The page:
I’ve been using Visual Studio 2005 for almost 2½ years since the beta 1 release. In all that time, I’ve used Firefox and Firebug for all JavaScript debugging. I’ve tried setting breakpoints in JavaScript in Visual Studio before, but I never got it working so I left it for Firebug. Then the other day, our new developer at Traceworks told me that Visual Studio could be used for debugging and that it is possible to set breakpoints in the JavaScript files.

This of course illustrates that I’m slow – 2½ years slow to be exact. For those of you, who are as slow as me, keep reading and I’ll tell you how to debug JavaScripts in Visual Studio.

Set up Internet Explorer

Internet Explorer has disabled the possibility to debug scripts by default, so the first thing to do is to enable it. In the top menu, go to Tools -> Internet Options -> Advanced. Here you need to remove the checkboxes in Disable script debugging. This is needed for Internet Explorer to tell Visual Studio about the JavaScript running in the browser.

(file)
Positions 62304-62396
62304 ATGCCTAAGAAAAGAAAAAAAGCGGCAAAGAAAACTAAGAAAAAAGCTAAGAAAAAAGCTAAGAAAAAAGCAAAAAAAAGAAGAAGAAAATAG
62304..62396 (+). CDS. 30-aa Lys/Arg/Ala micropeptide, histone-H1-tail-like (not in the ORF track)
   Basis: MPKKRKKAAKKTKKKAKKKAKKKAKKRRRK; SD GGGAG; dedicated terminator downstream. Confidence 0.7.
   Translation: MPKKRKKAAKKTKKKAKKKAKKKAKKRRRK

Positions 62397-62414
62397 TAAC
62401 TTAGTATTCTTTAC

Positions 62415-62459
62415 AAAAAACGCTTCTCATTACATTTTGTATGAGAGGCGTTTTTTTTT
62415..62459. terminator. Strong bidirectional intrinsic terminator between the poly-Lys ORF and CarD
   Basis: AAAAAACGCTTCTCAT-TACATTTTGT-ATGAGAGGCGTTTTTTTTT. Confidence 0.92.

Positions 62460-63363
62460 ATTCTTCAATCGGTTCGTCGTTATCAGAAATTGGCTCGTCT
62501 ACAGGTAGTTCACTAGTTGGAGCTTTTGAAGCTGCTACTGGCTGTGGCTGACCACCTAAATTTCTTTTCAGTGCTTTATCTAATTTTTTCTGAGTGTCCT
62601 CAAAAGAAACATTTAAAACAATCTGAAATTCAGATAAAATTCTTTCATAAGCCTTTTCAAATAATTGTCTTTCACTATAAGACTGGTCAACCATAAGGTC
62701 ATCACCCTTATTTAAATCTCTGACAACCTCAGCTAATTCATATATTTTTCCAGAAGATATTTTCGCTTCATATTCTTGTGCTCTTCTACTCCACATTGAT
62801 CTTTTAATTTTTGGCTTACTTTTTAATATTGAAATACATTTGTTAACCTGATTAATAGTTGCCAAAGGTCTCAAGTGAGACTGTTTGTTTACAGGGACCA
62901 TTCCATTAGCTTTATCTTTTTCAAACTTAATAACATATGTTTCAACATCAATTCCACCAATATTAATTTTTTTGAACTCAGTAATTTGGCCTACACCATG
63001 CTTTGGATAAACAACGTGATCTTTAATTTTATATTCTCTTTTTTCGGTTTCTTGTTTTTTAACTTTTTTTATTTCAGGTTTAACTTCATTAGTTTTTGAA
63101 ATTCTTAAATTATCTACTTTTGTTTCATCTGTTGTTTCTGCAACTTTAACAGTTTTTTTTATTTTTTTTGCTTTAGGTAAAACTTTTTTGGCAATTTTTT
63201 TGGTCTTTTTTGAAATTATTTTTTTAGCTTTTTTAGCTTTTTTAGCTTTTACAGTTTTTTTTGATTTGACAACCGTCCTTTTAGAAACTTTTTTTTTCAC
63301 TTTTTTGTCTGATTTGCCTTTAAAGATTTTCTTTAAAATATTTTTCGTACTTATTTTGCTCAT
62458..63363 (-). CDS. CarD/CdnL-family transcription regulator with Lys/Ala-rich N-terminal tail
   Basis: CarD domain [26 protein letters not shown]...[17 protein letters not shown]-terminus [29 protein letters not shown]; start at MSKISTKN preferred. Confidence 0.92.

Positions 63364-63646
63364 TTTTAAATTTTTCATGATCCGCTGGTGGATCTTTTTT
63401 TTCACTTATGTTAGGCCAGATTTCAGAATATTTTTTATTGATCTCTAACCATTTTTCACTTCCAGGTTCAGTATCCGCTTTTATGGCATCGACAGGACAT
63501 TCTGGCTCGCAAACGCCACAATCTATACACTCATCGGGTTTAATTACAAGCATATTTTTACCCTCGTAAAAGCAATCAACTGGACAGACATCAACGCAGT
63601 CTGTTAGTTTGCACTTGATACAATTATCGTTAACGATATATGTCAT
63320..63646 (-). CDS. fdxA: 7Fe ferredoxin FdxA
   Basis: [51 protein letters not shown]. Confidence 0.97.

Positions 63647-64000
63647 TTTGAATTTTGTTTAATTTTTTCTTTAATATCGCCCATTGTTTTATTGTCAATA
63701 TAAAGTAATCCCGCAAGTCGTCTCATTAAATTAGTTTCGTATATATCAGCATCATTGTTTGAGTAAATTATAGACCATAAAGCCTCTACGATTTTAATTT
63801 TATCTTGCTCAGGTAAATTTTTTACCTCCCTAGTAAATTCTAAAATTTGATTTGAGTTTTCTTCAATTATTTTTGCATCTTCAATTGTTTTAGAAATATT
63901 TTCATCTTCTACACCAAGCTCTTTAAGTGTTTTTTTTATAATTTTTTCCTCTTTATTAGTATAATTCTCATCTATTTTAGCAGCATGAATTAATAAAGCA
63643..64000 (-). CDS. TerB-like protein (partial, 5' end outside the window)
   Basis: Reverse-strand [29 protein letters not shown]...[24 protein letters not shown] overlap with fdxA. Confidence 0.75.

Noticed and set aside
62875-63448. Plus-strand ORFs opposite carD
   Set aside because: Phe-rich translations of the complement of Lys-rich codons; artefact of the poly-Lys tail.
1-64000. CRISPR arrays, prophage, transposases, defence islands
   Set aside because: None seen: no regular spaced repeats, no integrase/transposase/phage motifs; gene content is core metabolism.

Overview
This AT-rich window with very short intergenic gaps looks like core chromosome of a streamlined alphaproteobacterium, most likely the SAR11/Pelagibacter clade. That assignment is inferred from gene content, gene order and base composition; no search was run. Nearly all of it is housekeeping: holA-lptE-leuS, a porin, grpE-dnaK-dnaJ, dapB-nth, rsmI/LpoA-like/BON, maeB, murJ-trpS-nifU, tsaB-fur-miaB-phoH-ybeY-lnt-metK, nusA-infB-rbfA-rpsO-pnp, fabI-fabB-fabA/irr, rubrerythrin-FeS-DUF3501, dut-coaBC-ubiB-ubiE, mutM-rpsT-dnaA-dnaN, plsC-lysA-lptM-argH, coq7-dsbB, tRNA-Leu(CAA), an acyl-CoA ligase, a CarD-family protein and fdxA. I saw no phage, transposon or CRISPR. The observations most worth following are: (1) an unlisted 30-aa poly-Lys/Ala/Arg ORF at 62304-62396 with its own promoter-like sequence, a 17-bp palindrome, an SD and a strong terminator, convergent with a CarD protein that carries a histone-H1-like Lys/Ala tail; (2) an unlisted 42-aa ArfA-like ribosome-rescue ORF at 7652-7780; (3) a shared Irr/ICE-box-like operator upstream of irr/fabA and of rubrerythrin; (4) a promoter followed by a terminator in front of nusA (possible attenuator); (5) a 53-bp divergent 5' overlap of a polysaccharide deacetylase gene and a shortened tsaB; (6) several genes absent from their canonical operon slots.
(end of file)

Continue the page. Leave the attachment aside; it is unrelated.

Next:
Start debugging

In included .js files you are now able to set break points as you normally would in C# or VB.NET. The execution stops at the break point and you are able to see the values of the variables and to move forward by hitting F10 and F11 like normal. The experience is exactly the same as debugging C# code.

For inline JavaScript you cannot set break points, but Microsoft did provide us with an alternative. If you add the word debugging wherever you want in the script code, the execution will stop at the word and you can debug exactly the same way as setting a break point.

For this to work, you must run Visual Studio in debug mode. That’s it, extremely powerful and easy to do. The only thing I don’t like about this is that I didn’t know about it before now. C’est la vie.


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